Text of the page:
In this paper, we studied the two-user MISO IFC-CM with Rician fading assumption. We revealed that the optimal beamforming vectors corresponding to the Pareto optimal point have the same parameterizations as those for perfect CSI. The secrecy rate balancing point, which provides the highest user fairness, was investigated. In particular, a quadratic relationship between the two real-valued parameters can be derived for the Rician channel to reach the ergodic secrecy rate balancing point. Simulation results show the secrecy performance of the proposed method.
This work was supported in part by China National S&T Major Project 2013ZX03003002-003, the National Natural Science Foundation of China under Grant no. 61101130, and the Excellent Young Scholar Research Funding of Beijing Institute of Technology under Grant no. 2013CX04038.
- A. D. Wyner, “Wire-tap channel,” Bell System Technical Journal, vol. 54, no. 8, pp. 1355–1387, 1975.
- S. K. Leung-Yan-Cheong and M. E. Hellman, “Gaussian wire-tap channel,” IEEE Transactions on Information Theory, vol. IT-24, no. 4, pp. 451–456, 1978.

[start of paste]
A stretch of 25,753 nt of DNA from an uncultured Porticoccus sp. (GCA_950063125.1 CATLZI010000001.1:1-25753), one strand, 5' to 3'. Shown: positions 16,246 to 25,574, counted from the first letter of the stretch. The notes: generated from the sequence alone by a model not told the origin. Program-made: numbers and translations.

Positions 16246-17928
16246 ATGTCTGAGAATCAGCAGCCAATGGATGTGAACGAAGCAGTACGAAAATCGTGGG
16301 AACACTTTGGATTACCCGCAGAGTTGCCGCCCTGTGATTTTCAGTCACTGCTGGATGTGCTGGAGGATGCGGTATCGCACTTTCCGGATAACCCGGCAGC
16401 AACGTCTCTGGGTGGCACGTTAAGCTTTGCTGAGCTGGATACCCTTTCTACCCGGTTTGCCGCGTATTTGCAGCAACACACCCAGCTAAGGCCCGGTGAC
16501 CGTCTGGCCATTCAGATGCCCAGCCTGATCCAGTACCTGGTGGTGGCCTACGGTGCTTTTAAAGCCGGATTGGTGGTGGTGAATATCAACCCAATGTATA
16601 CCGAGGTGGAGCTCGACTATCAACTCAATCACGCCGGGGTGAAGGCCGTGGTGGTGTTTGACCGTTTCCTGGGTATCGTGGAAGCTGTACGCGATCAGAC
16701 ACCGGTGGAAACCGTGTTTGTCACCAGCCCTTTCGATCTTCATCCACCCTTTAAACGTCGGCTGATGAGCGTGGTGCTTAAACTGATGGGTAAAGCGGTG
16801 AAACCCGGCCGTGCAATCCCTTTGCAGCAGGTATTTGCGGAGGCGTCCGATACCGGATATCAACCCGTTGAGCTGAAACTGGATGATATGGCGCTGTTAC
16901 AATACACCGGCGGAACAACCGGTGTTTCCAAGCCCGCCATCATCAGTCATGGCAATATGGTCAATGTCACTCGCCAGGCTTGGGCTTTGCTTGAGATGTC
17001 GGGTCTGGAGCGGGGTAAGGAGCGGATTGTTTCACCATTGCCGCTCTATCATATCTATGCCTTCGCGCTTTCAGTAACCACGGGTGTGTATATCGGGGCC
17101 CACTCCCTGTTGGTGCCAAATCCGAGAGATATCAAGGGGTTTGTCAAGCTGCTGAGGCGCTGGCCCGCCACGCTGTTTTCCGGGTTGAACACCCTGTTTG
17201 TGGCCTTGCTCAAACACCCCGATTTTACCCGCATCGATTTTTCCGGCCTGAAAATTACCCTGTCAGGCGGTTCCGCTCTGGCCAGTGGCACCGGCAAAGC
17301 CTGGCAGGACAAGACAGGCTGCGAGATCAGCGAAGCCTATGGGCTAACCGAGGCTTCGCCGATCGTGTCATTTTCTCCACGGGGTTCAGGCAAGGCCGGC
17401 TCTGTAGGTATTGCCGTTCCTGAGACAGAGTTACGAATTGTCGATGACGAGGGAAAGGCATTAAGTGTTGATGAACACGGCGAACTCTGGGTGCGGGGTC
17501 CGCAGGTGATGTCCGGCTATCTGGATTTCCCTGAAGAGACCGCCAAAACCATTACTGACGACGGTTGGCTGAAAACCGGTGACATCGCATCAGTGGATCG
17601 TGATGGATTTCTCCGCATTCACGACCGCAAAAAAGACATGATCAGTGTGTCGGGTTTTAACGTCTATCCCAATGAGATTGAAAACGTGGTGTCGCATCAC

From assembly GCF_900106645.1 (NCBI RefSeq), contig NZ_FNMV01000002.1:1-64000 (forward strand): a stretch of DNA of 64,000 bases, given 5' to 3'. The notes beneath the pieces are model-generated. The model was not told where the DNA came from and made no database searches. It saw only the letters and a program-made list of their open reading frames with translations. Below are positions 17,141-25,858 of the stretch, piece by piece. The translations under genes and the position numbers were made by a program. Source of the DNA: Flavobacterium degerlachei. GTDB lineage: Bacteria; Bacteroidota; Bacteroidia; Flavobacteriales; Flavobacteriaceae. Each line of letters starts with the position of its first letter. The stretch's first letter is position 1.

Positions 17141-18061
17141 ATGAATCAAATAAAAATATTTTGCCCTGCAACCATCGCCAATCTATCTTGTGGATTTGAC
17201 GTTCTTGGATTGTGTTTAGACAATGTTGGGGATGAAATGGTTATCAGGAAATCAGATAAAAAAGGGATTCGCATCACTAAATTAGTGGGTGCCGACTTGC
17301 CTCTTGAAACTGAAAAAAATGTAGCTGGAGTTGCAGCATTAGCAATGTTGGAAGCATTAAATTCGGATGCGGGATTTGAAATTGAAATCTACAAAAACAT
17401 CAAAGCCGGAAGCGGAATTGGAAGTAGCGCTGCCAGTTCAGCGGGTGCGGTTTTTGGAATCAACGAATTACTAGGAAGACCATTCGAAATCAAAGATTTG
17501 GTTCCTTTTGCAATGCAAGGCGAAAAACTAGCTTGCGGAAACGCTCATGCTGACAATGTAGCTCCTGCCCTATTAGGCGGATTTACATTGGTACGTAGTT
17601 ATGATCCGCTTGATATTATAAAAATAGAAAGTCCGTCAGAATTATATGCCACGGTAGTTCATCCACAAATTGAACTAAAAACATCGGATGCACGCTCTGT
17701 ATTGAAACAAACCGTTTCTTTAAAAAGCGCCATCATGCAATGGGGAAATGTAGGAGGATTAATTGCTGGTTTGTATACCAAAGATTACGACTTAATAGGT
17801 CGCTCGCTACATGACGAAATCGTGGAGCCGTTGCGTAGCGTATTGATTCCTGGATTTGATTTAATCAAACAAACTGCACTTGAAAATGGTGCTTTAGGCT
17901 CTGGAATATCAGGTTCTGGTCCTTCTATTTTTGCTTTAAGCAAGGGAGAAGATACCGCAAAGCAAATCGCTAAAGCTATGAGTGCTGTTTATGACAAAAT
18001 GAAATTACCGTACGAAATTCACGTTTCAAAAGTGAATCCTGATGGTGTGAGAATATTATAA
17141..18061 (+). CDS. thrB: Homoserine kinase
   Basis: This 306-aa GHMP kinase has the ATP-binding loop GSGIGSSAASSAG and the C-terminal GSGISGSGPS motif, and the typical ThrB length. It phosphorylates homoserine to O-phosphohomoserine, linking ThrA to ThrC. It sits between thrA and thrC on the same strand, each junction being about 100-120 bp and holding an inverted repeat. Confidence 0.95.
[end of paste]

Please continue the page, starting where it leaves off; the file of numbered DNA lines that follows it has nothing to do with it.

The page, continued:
- I. Csiszar and J. Korner, “Broadcast channels with confidential messages,” IEEE Transactions on Information Theory, vol. IT-24, no. 3, pp. 339–348, 1978.
- S. Goel and R. Negi, “Guaranteeing secrecy using artificial noise,” IEEE Transactions on Wireless Communications, vol. 7, no. 6, pp. 2180–2189, 2008.
- M. Pei, J. Wei, K.-K. Wong, and X. Wang, “Masked beamforming for multiuser MIMO wiretap channels with imperfect CSI,” IEEE Transactions on Wireless Communications, vol. 11, no. 2, pp. 544–549, 2012.
- A. Khisti and G. W. Wornell, “Secure transmission with multiple antennas I: the MISOME wiretap channel,” IEEE Transactions on Information Theory, vol. 56, no. 7, pp. 3088–3104, 2010.
- L. Lai and H. El Gamal, “The relay-eavesdropper channel: cooperation for secrecy,” IEEE Transactions on Information Theory, vol. 54, no. 9, pp. 4005–4019, 2008.
- G. Zheng, L.-C. Choo, and K.-K. Wong, “Optimal cooperative jamming to enhance physical layer security using relays,” IEEE Transactions on Signal Processing, vol. 59, no. 3, pp. 1317–1322, 2011.
- X. He and A. Yener, “Cooperation with an untrusted relay: a secrecy perspective,” IEEE Transactions on Information Theory, vol. 56, no. 8, pp. 3807–3827, 2010.
- H. Wang, Q. Yin, and X. Xia, “Distributed beamforming for physical-layer security of two-way relay networks,” IEEE Transactions on Signal Processing, vol. 60, no. 7, pp. 3532–3545, 2012.
- G. Zheng, P.-D. Arapoglou, and B. Ottersten, “Physical layer security in multibeam satellite systems,” IEEE Transactions on Wireless Communications, vol. 11, no. 2, pp. 852–863, 2012.